French director Philippe Garrel has always only needed the barest means to make movie magic: a beautiful, tragic face, a sad wall to put behind it, a mournful, pensive walk alone on the street. He is back in Cannes at the Directors’ Fortnight, having first come in 1969 with Le lit de la vierge
, and once again proves he is nearly alone in continuing the French New Wave’s revolution of creating celluloid myths from mere bedrooms and cafes. Lover for a Day
, his newest, one of his most simple, is a lithe, splendid picture, dazzling in its clarity, direct emotional resonance and condensed storytelling. The set-up, co-written with Garrel’s partner Caroline Deruas-Garrel and his usual writer Arlette Langmann, along with Jean-Claude Carrière, is inspired: A young woman, Jeanne (Garrel’s daughter, Esther) breaks up with her boyfriend and must stay at the flat of his father, Gilles (Éric Caravaca), who, she discovers, is living with a new girlfriend Ariane (Louise Chevillotte), a student of his and nearly his daughter’s age. It is a spare situation and one which the film thoroughly, effortlessly explores with delicate freshness. The pain of Jeanne’s loss—"it's like being flayed alive"—is layered on top of the strange betrayal by her father. Arielle, meanwhile, tries to befriend her lover’s daughter at once as a mother and a peer, while still navigating her own youthful sense of fidelity to her relationship and desires. The older man, sensitively cast, is touchingly rendered but in the background to the fleet pleasures and quiet turmoil of the two conflicted young women and housemates.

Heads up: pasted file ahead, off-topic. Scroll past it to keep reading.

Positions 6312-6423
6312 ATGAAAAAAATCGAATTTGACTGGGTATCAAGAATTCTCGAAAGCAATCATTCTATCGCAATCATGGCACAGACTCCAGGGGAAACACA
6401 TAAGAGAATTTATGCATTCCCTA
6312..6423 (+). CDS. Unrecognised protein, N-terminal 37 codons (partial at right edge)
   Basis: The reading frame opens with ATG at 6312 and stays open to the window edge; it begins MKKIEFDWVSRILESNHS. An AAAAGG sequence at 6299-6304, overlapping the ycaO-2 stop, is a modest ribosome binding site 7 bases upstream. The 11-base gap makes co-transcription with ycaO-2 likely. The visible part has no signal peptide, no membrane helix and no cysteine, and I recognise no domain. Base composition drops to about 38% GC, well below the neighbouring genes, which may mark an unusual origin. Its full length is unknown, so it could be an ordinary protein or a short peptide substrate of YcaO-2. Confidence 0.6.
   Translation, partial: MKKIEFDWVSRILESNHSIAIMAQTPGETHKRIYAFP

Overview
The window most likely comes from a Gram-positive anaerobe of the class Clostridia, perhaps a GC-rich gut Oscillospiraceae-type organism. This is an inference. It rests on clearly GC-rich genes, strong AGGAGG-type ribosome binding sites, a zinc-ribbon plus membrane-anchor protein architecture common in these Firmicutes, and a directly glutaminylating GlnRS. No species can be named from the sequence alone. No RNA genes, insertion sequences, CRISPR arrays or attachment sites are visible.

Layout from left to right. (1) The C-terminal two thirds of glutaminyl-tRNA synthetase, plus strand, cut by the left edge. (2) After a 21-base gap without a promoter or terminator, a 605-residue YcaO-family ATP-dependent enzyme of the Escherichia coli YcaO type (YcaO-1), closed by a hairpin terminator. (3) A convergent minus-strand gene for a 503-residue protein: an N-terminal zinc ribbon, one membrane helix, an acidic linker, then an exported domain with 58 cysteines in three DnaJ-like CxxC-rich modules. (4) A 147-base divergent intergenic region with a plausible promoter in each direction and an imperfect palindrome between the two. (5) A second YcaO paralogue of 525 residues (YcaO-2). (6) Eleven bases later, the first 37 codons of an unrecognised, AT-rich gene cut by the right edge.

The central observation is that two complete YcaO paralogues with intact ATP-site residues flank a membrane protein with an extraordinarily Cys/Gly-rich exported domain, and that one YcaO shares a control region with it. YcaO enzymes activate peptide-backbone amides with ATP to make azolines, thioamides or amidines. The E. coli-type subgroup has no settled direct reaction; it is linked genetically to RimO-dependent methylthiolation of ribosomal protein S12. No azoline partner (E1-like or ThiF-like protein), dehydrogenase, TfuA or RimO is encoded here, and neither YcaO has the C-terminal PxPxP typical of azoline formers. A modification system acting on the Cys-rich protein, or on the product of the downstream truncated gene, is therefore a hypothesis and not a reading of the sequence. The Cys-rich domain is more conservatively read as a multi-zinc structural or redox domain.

This is the first film where Esther fully stars in a movie by her father, and Lover for a Day is in part dedicated to the young woman’s indolent eyes and, with a fittingly perverse twist, her small, calculated and unexpected manipulations. It sees her with the eyes of a father growing awake to the inner contradictions and yearning of his adult daughter. But the movie equally belongs to theater actress Louise Chevillotte, who receives the luminous close-ups of a director who knows better than anyhow to expose the vulnerable inner spirit of his characters. As she lays asleep in Renato Berta’s chiaroscuro, the harmony in which Ariane and Gilles profess to live together is instantly consecrated in black and white—the ideal instantly realized in a mere moment, and a mere images.
Jeanne flirts with the morose, with phantasms (the voiceover states, as she flies out a cafe, "She thought she glimpsed the face of the man she loved"), even, in the film’s most sudden apparition, with death. But Ariane helps: in scene of marvelous simplicity and pleasure the two go out dancing, each looking for a partner other than the one she loves. “What do you talk about with your friends?” asks her father. “The war.” “What war?” “The next one,” she says, and we wonder whether she worries over someone else’s attacks or whether Garrel sees or hopes that his daughter’s generation may pick up the fight lost by students and strikers in May, 1968. First, though, solace, home—love—must be possible. Someone predicts that “soon all you want to do is go home to your man. It keeps you from thinking,” and that may speak towards the fierce pull all three in this triangle feel at various times in the film. But as the ages and wants of Jeanne and Ariane change, and the older man remains the same, the two women both feel, think, and take action—and forge their own paths.